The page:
and in 2019 published a study mapping and describing threatened
ecosystems, like coral reefs and mangroves. TNC is currently
working with the Government to develop the effective management of
more than 3.2 million acres of terrestrial and marine habitats.

Puig mentioned that because the Dominican Republic is an island
nation, it is considered to be one of the ten most vulnerable
countries in the world when it comes to the effects of climate
change.

The Dominican Republic is situated right in the frequent path of
devastating hurricanes, which, due to global warming, now may gain
even more strength. There is a constant threat of flooding, and the
arrival of a hurricane generally causes extensive landslides and
loss of livelihoods.

The Dominican Republic’s Unit for Coordination of Water
Resources is currently assessing these risks, supported by CAEP
activities led by the Interamerican Development Bank (IDB). The
analysis will include the development of a viable approach for
limiting the harmful effects of sudden flooding based on a
multi-stakeholder approach involving relevant sectors of the Global
Water Partnership (GWP).

While discussing the ecological peculiarities of the Dominican
Republic, Puig accentuated the importance of considering the nation
as part of a unique, insular ecosystem shared with the Republic of
Haiti.

The island of Hispaniola is, with its 76,000 square kilometres,
roughly the same size as the three Benelux countries together
(Holland, Belgium and Luxembourg). Despite its limited size, the
island has four distinctive eco-regions; moist forest areas, dry
forests, moist grasslands and dry savannas.

This diversity is due to the highest mountain range in the
Caribbean, which stretches diagonally across the island, placing
nearly a third of the territory in a rain shadow. For historical
reasons, far too complicated to address here, extreme contrasts are
also evident in the political makeup of the island.

It is the only island in the world shared by two sovereign
nations, and even if the ecosystem initially has been the same in
the two parts of the island, natural resources are more depleted in
Haiti than in the Dominican Republic.

Puig lamented that many of his Dominican fellow citizens assume
that a wall along the border would solve any problems. Far better
would be to consider the entire island as an ecological unity
within which social and eco-friendly solutions are pursued in
unison.

Hispaniola has the largest economy in the Greater Antilles. Most
of this economic development is found in the Dominican economy,
which is almost 800 percent larger than the one in Haiti.

As of 2018, the estimated annual per capita was USD 8,050 in the
Dominican Republic and USD 868 in Haiti. This contrast in economic
well-being makes the border between Haiti and the Dominican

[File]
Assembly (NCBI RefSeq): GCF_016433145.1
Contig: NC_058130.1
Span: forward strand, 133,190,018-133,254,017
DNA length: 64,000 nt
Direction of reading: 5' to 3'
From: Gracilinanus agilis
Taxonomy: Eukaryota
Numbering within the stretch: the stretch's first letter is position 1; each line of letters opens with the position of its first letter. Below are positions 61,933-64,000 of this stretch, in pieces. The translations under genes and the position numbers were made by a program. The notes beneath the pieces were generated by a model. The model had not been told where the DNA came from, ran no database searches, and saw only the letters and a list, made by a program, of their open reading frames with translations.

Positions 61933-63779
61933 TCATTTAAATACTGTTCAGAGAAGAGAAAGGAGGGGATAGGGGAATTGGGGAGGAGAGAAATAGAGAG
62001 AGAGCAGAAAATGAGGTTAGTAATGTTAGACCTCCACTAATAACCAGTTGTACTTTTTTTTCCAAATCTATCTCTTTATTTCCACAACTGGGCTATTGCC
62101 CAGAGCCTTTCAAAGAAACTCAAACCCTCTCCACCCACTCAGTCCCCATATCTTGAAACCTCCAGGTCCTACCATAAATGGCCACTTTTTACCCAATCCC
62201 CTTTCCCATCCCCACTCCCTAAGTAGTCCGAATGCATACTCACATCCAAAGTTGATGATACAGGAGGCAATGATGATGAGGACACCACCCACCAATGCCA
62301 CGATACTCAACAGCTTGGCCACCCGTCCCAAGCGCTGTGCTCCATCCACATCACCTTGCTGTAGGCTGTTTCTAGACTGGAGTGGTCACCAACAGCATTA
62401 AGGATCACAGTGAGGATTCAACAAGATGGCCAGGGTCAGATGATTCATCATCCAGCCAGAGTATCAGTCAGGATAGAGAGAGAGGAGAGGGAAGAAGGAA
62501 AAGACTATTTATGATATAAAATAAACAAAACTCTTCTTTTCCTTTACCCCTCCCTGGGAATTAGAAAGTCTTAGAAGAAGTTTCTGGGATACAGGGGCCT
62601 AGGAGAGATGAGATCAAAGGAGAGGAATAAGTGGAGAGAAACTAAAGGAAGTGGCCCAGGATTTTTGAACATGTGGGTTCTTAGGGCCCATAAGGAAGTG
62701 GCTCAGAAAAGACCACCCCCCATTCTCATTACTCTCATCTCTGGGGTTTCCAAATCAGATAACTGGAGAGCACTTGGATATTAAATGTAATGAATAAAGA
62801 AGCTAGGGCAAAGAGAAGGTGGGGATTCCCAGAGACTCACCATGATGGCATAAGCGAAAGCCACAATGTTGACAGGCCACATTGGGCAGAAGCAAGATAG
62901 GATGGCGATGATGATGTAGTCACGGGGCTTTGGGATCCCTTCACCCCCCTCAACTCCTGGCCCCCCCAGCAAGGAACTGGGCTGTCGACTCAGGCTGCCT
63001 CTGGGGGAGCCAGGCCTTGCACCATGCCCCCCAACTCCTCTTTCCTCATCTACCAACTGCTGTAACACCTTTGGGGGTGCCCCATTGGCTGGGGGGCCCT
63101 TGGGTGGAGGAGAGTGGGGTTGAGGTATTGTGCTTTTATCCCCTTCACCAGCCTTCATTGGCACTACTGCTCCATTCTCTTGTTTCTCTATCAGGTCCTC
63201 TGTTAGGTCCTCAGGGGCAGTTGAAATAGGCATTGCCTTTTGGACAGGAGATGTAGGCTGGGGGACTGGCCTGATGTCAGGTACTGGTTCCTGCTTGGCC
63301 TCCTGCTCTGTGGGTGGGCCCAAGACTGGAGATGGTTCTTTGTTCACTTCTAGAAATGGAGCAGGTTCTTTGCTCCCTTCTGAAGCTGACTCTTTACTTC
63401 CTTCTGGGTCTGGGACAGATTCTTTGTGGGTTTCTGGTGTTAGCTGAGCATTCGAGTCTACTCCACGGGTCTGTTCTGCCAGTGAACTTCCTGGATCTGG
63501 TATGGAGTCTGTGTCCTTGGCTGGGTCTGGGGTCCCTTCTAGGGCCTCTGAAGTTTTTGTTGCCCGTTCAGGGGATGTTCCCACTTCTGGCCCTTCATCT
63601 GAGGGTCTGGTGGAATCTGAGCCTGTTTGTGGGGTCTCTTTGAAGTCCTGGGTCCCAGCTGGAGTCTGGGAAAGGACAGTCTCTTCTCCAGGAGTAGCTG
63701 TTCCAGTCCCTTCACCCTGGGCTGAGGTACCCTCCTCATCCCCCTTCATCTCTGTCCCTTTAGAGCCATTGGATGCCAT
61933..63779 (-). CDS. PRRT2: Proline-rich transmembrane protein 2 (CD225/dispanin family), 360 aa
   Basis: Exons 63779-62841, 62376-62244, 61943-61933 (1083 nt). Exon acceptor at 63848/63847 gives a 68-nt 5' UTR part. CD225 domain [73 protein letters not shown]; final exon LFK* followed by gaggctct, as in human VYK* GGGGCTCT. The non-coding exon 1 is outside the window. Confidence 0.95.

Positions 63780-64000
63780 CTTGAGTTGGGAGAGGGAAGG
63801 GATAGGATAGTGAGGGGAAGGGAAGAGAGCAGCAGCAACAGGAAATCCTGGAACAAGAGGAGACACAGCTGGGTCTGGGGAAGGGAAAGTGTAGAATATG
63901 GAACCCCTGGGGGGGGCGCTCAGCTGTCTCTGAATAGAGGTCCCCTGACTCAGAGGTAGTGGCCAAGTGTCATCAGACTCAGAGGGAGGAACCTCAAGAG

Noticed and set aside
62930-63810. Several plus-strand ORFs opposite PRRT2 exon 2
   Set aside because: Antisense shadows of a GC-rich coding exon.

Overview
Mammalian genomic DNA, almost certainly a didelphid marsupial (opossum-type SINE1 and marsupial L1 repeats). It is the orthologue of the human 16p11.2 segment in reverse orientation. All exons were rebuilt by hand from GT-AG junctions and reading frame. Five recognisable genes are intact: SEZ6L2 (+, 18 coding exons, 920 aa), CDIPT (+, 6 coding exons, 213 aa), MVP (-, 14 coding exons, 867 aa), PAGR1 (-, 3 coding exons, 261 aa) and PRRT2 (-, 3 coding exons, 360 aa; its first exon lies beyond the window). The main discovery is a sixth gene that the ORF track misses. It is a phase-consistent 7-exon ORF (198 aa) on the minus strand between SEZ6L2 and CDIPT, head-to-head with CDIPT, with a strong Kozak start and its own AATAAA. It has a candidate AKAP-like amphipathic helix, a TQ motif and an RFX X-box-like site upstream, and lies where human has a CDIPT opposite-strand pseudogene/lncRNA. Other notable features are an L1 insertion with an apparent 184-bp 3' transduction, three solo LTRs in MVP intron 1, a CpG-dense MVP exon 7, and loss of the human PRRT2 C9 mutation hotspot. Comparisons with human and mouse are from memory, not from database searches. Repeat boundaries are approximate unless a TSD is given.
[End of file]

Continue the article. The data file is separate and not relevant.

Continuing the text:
Republic, one of the sharpest divisions between need and relative
prosperity in the world. A reason why the Dominican Republic has
one of the highest migration influxes in the Americas.

According to Puig, a solution to this problem would be to
emphasise the human aspect of sustainable development. Poverty,
ignorance and inequality weaken the resilience of any nation and
obstruct sustainable development. Cooperation – local, bilateral
and international – is necessary, as well as compassion, respect
for human dignity and social awareness. If we finally learn to
realise that the conservation of our planet’s natural resources
is a prerequisite for human survival, maybe every Government would
come to understand the futility of short-term actions and
unnecessary strife.

With CAEP, the Government is working on several fronts. These
include strengthening its overall climate-related mechanisms
through coordination of government institutions in charge of the
National Climate Change Policy. At a practical level, there will be
a framework for ecosystem-based adaptation projects, along with the
provision of capacity building for implementing such projects. The
Dominican Republic has committed to identify and prioritise a
pipeline of investment-ready projects at all levels including
energy, agriculture, industry, transport, water and sanitation
services, buildings and infrastructure and livelihoods
diversification.

Finally, IPS asked Puig why he was engaged in such a thorny
venture as Dominican politics?

“In spite of all the difficulties and frustrations you
encounter through political engagement, I assume that for many of
us, politics equals a belief in a change for the better. A
transition of power, like the one the Dominican Republic now
experiences, promises improvement, nurtures imagination and action,
and stimulates dreams and visions,” he replied.

https://youtu.be/zHyq6mmn52Q
https://youtu.be/RR-ClA3LJaU

(Additional reporting Cecilia Russell)

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Driving Climate Change from the Top in the Dominican Republic

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Source: FS – All – Ecology – News
Driving Climate Change from the Top in the Dominican
Republic